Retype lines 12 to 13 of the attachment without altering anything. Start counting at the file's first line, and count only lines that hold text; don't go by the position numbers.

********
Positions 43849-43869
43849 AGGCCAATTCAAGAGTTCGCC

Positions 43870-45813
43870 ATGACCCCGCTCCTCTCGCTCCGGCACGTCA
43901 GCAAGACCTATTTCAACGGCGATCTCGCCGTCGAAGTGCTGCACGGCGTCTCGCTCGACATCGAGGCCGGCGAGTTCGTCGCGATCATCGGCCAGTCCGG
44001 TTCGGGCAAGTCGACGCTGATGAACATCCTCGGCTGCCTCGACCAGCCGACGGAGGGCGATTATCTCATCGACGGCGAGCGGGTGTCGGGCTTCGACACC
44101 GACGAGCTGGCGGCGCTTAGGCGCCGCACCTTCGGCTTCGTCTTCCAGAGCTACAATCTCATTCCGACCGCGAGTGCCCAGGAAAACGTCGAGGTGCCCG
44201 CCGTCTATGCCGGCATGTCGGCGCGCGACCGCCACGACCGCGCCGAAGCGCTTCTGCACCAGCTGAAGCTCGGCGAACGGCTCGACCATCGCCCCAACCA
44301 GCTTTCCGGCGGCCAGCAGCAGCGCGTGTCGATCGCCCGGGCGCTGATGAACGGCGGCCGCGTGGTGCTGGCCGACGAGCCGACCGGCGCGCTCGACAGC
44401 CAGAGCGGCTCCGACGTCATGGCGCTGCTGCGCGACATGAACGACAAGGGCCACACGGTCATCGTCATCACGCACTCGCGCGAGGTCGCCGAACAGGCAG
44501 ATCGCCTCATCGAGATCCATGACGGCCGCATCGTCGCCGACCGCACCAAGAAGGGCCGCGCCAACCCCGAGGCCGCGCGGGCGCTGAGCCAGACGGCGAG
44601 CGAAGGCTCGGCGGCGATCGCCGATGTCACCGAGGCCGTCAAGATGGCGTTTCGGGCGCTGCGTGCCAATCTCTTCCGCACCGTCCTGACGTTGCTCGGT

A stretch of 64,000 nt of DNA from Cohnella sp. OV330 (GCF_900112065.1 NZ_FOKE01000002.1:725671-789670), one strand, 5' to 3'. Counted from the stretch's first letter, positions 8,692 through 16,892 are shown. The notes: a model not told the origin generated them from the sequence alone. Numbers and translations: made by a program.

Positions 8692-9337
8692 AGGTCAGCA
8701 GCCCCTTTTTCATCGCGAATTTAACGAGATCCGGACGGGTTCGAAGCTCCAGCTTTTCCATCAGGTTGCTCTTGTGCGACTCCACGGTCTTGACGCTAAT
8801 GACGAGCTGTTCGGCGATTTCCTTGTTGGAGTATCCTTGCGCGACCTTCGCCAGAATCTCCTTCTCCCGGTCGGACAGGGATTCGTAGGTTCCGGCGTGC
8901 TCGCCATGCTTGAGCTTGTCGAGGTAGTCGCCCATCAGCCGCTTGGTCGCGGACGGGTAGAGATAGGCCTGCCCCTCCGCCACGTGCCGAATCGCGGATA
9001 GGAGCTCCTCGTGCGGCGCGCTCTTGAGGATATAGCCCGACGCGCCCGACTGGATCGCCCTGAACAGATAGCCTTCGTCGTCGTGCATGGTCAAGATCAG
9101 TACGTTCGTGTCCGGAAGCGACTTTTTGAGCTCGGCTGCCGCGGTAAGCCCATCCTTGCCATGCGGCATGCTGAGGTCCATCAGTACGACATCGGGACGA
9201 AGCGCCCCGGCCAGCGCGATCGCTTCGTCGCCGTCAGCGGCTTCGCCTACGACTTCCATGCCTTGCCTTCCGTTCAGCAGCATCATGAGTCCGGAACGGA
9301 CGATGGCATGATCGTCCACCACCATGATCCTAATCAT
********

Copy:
44601 CGAAGGCTCGGCGGCGATCGCCGATGTCACCGAGGCCGTCAAGATGGCGTTTCGGGCGCTGCGTGCCAATCTCTTCCGCACCGTCCTGACGTTGCTCGGT

A stretch of 64,000 nt of DNA from Cohnella sp. OV330 (GCF_900112065.1 NZ_FOKE01000002.1:725671-789670), one strand, 5' to 3'. Counted from the stretch's first letter, positions 8,692 through 16,892 are shown. The notes: a model not told the origin generated them from the sequence alone. Numbers and translations: made by a program.